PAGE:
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Comment Re:Whine whine whine... (Score 1) 217

The only reason they own the music that other people write and produce is because that is what they demand in order for the musicians to be allowed into the system which controls the vast majority of music distribution and publishing. When we're talking about the greed of the music industry in general, the contract terms that they force musicians to agree to in order for them to be included in the system are damn well relevant.

I've secured the music industry contracts to analyze them for my own performance art and the way they do this is just devious. They get performers contractually committed to a recording schedule to secure an advance. They loan them the $250,000 to record their album that they have to pay pack for recording from their advance. They then send the musicians to one of their recording studios where the label determine the rate at which the musicians will be charged.

When the musicians are finished they don't own the original recordings, the label does. Musicians who are able to record themselves are able to "lease" recording to the label and secure a slightly higher royalty rate (from 10% to maybe %15). All musicians seem to be fucked this way.

When considered from a perspective that geeks would be more familiar with: imagine if you had to get a $250,000 dollar advance to write a game. You have to pay it back out of the profits. The label owns all the code you wrote, you don't have access to your source code and you're still on the hook if it flops. Like paying back all of your salary, with interest.

Yes, the "our way or the highway" way of thinking has been their business plan for decades. Only relatively recently have bands had a legitimate distribution network which doesn't require them to be part of the system. There's a new system that doesn't require musicians to sign over ownership of their own artwork and the establishment labels don't like it.

Do tell more!

If that happens then people won't see the labels as greedy, but when you have people working in that industry who own a lot of content while specifically taking pride in the fact that they can't produce the kinds of things which they have the rights to, it is most definitely greedy and it is most definitely relevant.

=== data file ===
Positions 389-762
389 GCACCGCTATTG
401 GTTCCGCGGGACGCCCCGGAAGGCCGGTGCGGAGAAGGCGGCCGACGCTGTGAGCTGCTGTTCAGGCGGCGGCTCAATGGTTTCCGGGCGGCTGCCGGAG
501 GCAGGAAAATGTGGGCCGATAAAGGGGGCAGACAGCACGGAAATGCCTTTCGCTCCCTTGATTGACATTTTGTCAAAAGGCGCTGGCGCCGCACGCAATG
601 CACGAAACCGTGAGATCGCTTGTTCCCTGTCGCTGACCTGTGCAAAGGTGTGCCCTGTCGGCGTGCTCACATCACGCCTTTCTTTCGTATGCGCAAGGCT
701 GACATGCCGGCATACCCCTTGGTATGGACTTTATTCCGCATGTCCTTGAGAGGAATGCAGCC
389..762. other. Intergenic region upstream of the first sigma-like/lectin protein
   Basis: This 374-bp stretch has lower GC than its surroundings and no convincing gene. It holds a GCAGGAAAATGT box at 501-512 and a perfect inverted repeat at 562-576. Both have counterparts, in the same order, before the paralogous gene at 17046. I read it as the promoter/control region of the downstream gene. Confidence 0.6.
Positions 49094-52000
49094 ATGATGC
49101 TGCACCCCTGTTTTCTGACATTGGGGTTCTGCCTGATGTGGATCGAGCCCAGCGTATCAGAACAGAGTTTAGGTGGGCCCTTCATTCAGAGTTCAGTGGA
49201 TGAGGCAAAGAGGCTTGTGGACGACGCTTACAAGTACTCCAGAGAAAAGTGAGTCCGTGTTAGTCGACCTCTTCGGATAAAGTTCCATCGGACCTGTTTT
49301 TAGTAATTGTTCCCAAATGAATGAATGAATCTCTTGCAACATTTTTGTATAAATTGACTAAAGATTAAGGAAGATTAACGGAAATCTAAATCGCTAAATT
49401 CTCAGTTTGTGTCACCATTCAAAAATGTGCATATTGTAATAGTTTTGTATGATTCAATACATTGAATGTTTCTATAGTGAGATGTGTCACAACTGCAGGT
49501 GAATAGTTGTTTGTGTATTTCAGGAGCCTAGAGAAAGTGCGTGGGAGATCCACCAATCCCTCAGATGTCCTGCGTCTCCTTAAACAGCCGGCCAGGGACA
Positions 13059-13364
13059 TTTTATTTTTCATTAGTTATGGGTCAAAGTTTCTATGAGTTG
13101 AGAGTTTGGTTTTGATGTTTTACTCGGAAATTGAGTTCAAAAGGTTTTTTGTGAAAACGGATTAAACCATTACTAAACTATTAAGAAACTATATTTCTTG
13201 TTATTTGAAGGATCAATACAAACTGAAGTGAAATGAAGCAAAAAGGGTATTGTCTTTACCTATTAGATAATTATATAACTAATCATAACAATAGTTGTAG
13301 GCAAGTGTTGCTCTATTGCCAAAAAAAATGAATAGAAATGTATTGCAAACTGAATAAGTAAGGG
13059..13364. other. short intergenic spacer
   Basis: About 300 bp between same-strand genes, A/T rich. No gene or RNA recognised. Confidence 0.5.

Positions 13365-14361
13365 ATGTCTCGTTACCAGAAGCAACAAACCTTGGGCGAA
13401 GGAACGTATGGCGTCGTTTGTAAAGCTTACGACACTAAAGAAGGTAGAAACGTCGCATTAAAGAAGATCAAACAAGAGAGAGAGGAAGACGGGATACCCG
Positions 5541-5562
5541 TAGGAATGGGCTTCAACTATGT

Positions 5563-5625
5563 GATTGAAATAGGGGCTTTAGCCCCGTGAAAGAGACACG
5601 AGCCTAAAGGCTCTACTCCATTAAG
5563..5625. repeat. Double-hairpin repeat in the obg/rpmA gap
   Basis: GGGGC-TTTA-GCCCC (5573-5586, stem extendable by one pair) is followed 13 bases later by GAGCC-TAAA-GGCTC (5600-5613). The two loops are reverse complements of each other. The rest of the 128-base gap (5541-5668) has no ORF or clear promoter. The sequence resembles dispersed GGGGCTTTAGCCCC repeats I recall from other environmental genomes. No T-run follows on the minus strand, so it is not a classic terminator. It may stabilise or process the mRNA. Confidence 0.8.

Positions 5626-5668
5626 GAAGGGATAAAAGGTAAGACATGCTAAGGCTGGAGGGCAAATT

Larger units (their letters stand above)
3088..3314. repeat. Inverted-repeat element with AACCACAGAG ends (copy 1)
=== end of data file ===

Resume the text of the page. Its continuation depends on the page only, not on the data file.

and more because musicians don't have the right to produce new music AND the label can exercise creative control over the band to influence the type of music they produce. Of course they still have the option to distribute "unheard" recordings when it suits them.

The biggest issue I see is that the musicians are signed as individuals as opposed to corporate entities, which means musicians are personally liable if the label decides to get nasty.

The sad thing is that musicians are outsiders to the music industry, surprising as it sounds, like consultants who've come from outside to help the company break new markets. Sure those contractors are nice guys and they might get invited to the christmas party, but they're not really part of the team.

Comment Re:The reasons I read /. for sure are changing (Score 1) 573

Thank you for the article.

Is it any wonder there are so many AC trolls and shills that are AGW deniers?

Absolutely, they've come here to disrupt the conversation. Slashdot came up on a white board, in some planning and strategy meeting, which was put on a list, then distributed to several n amount of paid shillers with a script, some of whom have gone to the trouble getting pseudonyms.

I usually browse at -1 but lately, it has been getting waaaaaaay too tedious to to find any original or sincere thought in there.

Comment Re:The reasons I read /. for sure are changing (Score 2) 573

Years ago, I came here for insightful and informative exchange of arguments on a topic.Not that long ago, it was for witty and cynical but still topic commentary.

I can't remember ever seeing the amount of politiking that has been happening on /. lately, perhaps this is some new phase. Slashdot was discussing climate change long before Al Gore came onto the scene because it was science. There is only so much you can read before you say you accept that something is happening beyond the immediacy of your own senses.